Pamela Cain, chief financial officer and compliance officer for Ace Choices Investment Advisors, has just finished reviewing
Pamela Cain, chief financial officer and compliance officer for Ace Choices Investment Advisors, has just finished reviewing the brokerage account statement for one of Ace Choices's portfolio managers, Kacey Thomas. When a disgruntled board member of Tartarus Surgical
Apparatus (TSA) informed her of Thomas's possible misconduct, Cain decided to investigate Thomas's relationship with TSA, a company whose stocks Thomas recently bought for all her portfolios. As a result, Cain obtained and is now reviewing Thomas's brokerage statements, which were not previously submitted by Thomas. Cain is concerned about possible violations of the company's standards of professional conduct and her responsibilities as a compliance officer and member of CFA Institute to act on those violations.
Ace Choices is a medium-size, rapidly growing money manager registered with the U.S. Securities and Exchange Commission to manage both separate accounts and mutual funds. Ace Choices has subscribed to the CFA Institute Code of Ethics and Standards of Professional Conduct by incorporating the CFA Institute Code and Standards into the firm's compliance manual.
Thomas has been a portfolio manager for Ace Choices for almost five years. She loves the job because of the people she meets and the money she is able to earn. She has been particularly pleased to keep up her friendship with Janie Johnson, a former college classmate and now the president of TSA, a rapidly growing local biotech company. Over the past five years, Johnson has provided Thomas with information on attractive stocks in Thomas's field biotechnology—on which Thomas capitalized for her Ace Choices portfolios and her personal portfolio. Because she was able to act more quickly on her personal trades than her Ace Choices trades, Thomas has often purchased stocks of the companies recommended by Johnson for her own account prior to purchasing them for her clients. As a result, the performance of her personal portfolio has been better than the performance of her other
Three years ago, Johnson asked Thomas to serve as an outside director for TSA and, despite TSA's uncertain prospects at the time, Thomas eagerly accepted the offer. Because TSA was in shaky financial condition until recently, the company compensated its directors with stock options rather than cash payments. For the past several years, directors received options exercisable into 200,000 shares in TSA stock. TSA's shares were not traded anywhere, however, so this compensation was essentially worthless, and Thomas has not reported her relationship with TSA to Ace Choices. This year, with TSA's sales setting records and earnings up, directors started receiving quarterly director fees of $5,000.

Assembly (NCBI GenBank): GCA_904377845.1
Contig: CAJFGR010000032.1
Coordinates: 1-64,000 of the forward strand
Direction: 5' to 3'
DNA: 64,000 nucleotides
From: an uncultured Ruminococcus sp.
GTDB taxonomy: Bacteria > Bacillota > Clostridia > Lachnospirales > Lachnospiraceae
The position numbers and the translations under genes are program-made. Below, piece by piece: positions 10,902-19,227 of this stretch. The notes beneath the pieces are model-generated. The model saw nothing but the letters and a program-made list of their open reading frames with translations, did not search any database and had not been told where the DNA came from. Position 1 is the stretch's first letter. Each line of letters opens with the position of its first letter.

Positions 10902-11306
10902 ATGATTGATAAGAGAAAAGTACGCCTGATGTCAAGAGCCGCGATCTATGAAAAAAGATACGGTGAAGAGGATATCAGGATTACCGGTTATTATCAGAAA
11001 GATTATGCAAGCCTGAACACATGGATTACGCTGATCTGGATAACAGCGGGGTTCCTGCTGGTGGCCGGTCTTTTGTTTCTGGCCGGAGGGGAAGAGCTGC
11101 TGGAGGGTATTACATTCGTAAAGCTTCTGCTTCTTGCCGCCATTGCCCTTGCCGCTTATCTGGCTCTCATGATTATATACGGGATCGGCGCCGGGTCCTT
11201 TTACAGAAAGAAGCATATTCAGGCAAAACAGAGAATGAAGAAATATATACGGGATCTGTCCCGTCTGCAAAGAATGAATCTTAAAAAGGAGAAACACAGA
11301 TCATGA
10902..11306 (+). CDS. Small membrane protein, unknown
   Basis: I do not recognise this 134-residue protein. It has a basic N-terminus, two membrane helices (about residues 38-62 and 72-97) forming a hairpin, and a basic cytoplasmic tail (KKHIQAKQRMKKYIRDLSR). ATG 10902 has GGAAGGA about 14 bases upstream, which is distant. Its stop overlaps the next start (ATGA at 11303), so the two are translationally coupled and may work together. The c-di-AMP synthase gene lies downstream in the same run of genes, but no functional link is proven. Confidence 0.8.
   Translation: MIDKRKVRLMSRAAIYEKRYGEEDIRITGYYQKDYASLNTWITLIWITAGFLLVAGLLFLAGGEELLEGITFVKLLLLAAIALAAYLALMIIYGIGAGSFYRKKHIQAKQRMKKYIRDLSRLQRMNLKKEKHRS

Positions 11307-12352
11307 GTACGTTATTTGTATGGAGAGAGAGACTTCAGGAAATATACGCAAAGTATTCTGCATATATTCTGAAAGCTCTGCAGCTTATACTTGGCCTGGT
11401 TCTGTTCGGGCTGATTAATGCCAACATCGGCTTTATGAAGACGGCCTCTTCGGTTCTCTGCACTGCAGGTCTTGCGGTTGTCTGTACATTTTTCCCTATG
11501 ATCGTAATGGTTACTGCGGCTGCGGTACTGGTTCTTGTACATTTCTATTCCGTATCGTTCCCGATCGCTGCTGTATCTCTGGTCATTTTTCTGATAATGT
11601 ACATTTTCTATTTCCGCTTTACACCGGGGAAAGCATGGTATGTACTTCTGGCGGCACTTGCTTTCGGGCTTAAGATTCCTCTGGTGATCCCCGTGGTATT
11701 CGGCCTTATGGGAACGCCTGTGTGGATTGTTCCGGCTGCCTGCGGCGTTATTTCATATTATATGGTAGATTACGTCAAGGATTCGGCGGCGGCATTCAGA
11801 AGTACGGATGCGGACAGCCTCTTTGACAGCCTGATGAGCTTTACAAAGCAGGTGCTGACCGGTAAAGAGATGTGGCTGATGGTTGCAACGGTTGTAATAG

Several months ago, the TSA board voted to issue shares of stock to the public to raise needed cash. The market for initial public offerings (IPOs) was very hot, with valuations of biotech companies at record levels; so, TSA top managers believed the moment was opportune to go
public. A public market for TSA shares was very appealing to many board members. Thomas, for example, was eager to exercise her stock options so that she could cash in on their value. She had just begun construction of a new home, which was putting significant pressure on her cash flow. Thomas voted, with the majority of the board, to go public as soon as possible—before the new-issue market soured.
Shortly before the public offering date, Thomas received a frantic phone call from Johnson asking for a favor. Johnson indicated that the IPO market had reversed course in the preceding few days; valuations of biotech companies were falling rapidly. Johnson was afraid that investor interest in TSA had slowed so much that the IPO would be threatened. Johnson asked Thomas to commit to purchasing a large amount of the TSA offering for her Ace Choices accounts to provide enough support for the offering to proceed as planned. Thomas had previously decided that TSA was a questionable investment for her accounts.
As a TSA director, however, she also wanted to see a successful IPO, so she offered to reevaluate that decision. In this reevaluation, TSA's stock price seemed high to Thomas. Moreover, if she wanted to achieve the desired volume, TSA stock would then represent a higher percentage of
Thomas's Ace Choices portfolios than most holdings. Nevertheless, Thomas decided to purchase the shares as Johnson suggested, and when the IPO was effective, she placed the order for the separate accounts and the mutual funds that she managed.
1. Explain what violations of the CFA Institute Code and Standards have occurred and the steps that Thomas should have taken to avoid the violations.
2. What responsibility does Cain, as a compliance officer, have? What actions should Cain take now?
3. Identify possible violations and state what actions are required to correct the potential violations, and make a short policy statement a firm could use to prevent the violations.